You know how important it is to work strength training into your fitness regimen, but with such a busy lifestyle, you often find yourself putting it on the back burner.
Of course, knowing that as we age we need to incorporate more weight-bearing exercise into the mix is challenging.
It is a wonder we make it to the gym at all, even for a treadmill run or a stint on the elliptical machine.
It certainly seems like a good round of cardio should suffice, but alas, our bodies want and need what they want and need, and you have to abide.
Your bones and muscles command it, and you don’t want to find yourself limping along as early as in your 50s and beyond dealing with fragile bones, aching hips and knee replacements. The earlier you get ahead of the ravages of time on your bones, the better off and happier you will stay throughout the aging process.
All of this probably sounds like a session of “Scared Straight: The Fitness Edition,” and maybe it is. The truth is that you can make time now or make greater sacrifices in your health later.
What strength training is not for you
Part of the problem might lie in your ideas about what strength training includes and how much time it takes. If you are thinking about bodybuilders and weight lifters who want to create an aesthetic look or who are training for fitness competitions, you need to release those thoughts right away.
Your goals have nothing to do with any of the principles involved with that sport. Right away, that should help.
What strength training is for you
The most important part of creating your strength training program is creating something that you understand, with movements you can safely and correctly perform, and can continue on your own and build on as you progress.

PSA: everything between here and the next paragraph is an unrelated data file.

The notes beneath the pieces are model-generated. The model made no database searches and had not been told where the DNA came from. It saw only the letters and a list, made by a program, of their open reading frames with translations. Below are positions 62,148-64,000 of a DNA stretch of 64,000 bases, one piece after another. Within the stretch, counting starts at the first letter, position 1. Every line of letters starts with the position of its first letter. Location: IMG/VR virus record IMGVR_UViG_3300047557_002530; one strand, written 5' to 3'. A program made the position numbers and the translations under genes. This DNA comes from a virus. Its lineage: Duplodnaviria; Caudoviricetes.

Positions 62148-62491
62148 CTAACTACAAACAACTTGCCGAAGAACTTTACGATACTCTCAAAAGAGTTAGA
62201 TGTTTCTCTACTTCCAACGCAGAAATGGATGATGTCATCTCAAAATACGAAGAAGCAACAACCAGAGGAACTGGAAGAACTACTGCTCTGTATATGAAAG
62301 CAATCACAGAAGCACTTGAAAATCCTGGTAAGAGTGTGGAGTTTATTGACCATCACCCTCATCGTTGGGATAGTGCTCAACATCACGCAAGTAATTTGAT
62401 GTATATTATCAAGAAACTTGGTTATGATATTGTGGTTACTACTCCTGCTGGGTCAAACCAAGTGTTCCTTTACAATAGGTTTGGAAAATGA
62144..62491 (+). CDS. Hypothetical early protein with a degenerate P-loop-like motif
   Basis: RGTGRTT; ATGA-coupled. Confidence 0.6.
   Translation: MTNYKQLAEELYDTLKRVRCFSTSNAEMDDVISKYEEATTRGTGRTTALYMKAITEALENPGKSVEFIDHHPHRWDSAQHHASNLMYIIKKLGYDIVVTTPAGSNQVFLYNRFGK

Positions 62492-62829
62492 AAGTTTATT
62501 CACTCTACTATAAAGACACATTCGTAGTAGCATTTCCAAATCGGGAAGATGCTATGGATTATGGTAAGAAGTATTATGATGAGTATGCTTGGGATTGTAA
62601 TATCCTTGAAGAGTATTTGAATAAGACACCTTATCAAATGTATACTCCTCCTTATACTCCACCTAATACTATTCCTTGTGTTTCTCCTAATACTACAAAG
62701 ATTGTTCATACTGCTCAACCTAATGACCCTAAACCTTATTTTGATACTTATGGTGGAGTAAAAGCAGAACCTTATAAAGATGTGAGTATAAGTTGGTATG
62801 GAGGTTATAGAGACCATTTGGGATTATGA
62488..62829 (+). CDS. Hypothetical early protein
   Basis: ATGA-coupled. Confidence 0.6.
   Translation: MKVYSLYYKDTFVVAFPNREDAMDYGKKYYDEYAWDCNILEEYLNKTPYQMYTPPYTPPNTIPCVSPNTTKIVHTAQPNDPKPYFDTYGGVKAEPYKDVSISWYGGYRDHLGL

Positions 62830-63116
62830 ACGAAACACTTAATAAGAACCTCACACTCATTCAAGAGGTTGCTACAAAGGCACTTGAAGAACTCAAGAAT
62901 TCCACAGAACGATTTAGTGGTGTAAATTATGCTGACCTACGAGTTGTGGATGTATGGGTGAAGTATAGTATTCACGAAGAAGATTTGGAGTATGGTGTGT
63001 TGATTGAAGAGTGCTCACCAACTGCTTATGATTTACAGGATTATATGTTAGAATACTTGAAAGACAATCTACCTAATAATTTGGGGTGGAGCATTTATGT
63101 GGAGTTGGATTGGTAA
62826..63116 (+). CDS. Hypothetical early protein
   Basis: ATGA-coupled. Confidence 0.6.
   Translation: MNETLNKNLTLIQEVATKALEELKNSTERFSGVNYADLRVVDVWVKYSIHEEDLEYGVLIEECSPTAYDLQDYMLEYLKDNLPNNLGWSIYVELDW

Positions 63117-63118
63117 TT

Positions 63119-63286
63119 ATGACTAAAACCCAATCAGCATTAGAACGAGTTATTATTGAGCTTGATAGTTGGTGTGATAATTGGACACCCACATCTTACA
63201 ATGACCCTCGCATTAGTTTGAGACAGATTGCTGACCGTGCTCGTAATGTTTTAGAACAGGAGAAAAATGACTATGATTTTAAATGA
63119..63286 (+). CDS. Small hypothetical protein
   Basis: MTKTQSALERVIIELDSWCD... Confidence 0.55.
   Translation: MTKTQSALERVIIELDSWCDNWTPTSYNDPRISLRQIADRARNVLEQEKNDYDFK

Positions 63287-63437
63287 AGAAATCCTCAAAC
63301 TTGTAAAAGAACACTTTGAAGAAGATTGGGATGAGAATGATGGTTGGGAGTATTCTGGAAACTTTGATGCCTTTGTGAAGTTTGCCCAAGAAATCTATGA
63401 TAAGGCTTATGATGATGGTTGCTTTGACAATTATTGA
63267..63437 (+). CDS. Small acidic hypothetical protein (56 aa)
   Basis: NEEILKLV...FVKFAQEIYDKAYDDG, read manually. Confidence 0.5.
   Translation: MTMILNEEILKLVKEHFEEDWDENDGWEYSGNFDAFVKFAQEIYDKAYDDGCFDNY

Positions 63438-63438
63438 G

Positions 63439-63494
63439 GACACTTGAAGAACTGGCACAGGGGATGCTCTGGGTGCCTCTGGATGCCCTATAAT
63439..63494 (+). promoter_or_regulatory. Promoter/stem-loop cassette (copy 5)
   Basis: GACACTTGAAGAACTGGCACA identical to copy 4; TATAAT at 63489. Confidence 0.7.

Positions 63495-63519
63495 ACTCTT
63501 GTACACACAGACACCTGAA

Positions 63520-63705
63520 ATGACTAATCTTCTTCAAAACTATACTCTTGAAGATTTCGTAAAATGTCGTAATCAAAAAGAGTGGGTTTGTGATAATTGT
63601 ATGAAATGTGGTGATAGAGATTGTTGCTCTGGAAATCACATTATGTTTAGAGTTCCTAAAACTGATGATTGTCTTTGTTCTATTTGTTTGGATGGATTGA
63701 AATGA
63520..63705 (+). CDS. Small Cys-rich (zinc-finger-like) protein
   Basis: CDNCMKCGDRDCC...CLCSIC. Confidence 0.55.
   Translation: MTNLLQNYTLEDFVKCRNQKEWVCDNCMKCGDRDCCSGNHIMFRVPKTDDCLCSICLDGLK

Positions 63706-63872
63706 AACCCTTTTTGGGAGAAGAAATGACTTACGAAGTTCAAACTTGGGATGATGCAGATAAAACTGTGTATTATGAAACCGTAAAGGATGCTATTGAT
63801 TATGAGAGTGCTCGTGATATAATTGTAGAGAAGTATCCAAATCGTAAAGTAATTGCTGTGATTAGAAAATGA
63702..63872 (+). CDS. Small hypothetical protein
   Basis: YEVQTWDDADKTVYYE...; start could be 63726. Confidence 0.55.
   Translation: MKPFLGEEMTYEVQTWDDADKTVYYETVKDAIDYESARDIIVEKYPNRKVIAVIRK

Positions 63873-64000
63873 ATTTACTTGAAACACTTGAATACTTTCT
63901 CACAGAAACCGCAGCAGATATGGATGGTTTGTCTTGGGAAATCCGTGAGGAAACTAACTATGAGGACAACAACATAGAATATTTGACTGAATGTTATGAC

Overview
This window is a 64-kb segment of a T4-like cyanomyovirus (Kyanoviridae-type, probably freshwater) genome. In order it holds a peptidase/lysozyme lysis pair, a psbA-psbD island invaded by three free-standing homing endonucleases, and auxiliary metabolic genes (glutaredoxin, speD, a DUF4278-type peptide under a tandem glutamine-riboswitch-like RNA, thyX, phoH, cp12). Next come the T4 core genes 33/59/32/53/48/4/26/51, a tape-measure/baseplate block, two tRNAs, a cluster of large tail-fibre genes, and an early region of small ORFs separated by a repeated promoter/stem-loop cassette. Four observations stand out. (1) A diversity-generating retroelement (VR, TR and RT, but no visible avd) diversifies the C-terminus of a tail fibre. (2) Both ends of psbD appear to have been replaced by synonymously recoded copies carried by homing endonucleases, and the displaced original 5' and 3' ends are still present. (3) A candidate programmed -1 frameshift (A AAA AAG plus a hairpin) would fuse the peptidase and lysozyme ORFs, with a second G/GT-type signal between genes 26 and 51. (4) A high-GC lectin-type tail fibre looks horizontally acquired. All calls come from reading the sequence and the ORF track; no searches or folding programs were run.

Whether you choose to hire a personal trainer, consult a book or streaming videos, find a reliable source that shows you how to do each exercise.
Actually, if you are an absolute beginner in the gym, you might benefit greatly from hiring a personal trainer, at least temporarily, who can watch you perform each exercise and help you make corrections to avoid potential undue soreness, or worse, injury.
Mix it up and maximize your strength training time
Once you have built up stock of exercises, you can start whittling your time in the gym, whether on your own or with a trainer. Of course, with a trainer, you can ask that they help you reach this goal. On your own, though, here are some tips to get you moving swiftly through your workout, out the gym door and into the whirlwind of your life outside the gym.
Minimize rest and move quickly between upper body exercises and lower body exercises
With this tack, you keep your body guessing, your heart rate revved up and you save a lot of time. Instead of resting or stretching between steps, you are using every possible moment and making it count.
Compound exercises create practical strength and fantastic efficiency
When you combine a side lunge while doing bicep curls with a barbell, you are sparking so many benefits. The fact is, we rarely use only one muscle at a time, so it makes sense to combine exercises to train our muscles to work in tandem. Also, by doing compound exercises, you can do half the work in half the time with all the strength training benefits.